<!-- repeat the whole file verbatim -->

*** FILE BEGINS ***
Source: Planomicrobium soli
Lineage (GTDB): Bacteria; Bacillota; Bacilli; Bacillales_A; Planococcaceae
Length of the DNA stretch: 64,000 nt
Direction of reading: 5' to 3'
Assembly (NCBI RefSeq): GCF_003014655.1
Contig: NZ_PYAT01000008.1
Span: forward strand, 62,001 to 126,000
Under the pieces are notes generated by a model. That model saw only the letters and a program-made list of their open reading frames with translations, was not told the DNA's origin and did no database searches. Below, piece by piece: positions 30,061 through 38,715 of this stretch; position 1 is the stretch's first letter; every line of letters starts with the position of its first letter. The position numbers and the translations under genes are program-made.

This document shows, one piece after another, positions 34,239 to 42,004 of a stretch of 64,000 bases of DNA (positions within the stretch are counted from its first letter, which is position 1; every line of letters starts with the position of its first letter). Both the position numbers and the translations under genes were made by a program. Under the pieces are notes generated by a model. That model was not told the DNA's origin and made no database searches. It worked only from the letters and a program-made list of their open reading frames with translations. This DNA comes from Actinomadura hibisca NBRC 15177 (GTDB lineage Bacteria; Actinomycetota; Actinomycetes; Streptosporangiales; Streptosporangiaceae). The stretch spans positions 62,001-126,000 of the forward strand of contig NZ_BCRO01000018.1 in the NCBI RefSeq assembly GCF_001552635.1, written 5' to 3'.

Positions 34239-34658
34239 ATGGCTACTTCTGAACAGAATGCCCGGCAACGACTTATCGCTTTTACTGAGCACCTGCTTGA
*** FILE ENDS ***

Source: Planomicrobium soli
Lineage (GTDB): Bacteria; Bacillota; Bacilli; Bacillales_A; Planococcaceae
Length of the DNA stretch: 64,000 nt
Direction of reading: 5' to 3'
Assembly (NCBI RefSeq): GCF_003014655.1
Contig: NZ_PYAT01000008.1
Span: forward strand, 62,001 to 126,000
Under the pieces are notes generated by a model. That model saw only the letters and a program-made list of their open reading frames with translations, was not told the DNA's origin and did no database searches. Below, piece by piece: positions 30,061 through 38,715 of this stretch; position 1 is the stretch's first letter; every line of letters starts with the position of its first letter. The position numbers and the translations under genes are program-made.

This document shows, one piece after another, positions 34,239 to 42,004 of a stretch of 64,000 bases of DNA (positions within the stretch are counted from its first letter, which is position 1; every line of letters starts with the position of its first letter). Both the position numbers and the translations under genes were made by a program. Under the pieces are notes generated by a model. That model was not told the DNA's origin and made no database searches. It worked only from the letters and a program-made list of their open reading frames with translations. This DNA comes from Actinomadura hibisca NBRC 15177 (GTDB lineage Bacteria; Actinomycetota; Actinomycetes; Streptosporangiales; Streptosporangiaceae). The stretch spans positions 62,001-126,000 of the forward strand of contig NZ_BCRO01000018.1 in the NCBI RefSeq assembly GCF_001552635.1, written 5' to 3'.

Positions 34239-34658
34239 ATGGCTACTTCTGAACAGAATGCCCGGCAACGACTTATCGCTTTTACTGAGCACCTGCTTGA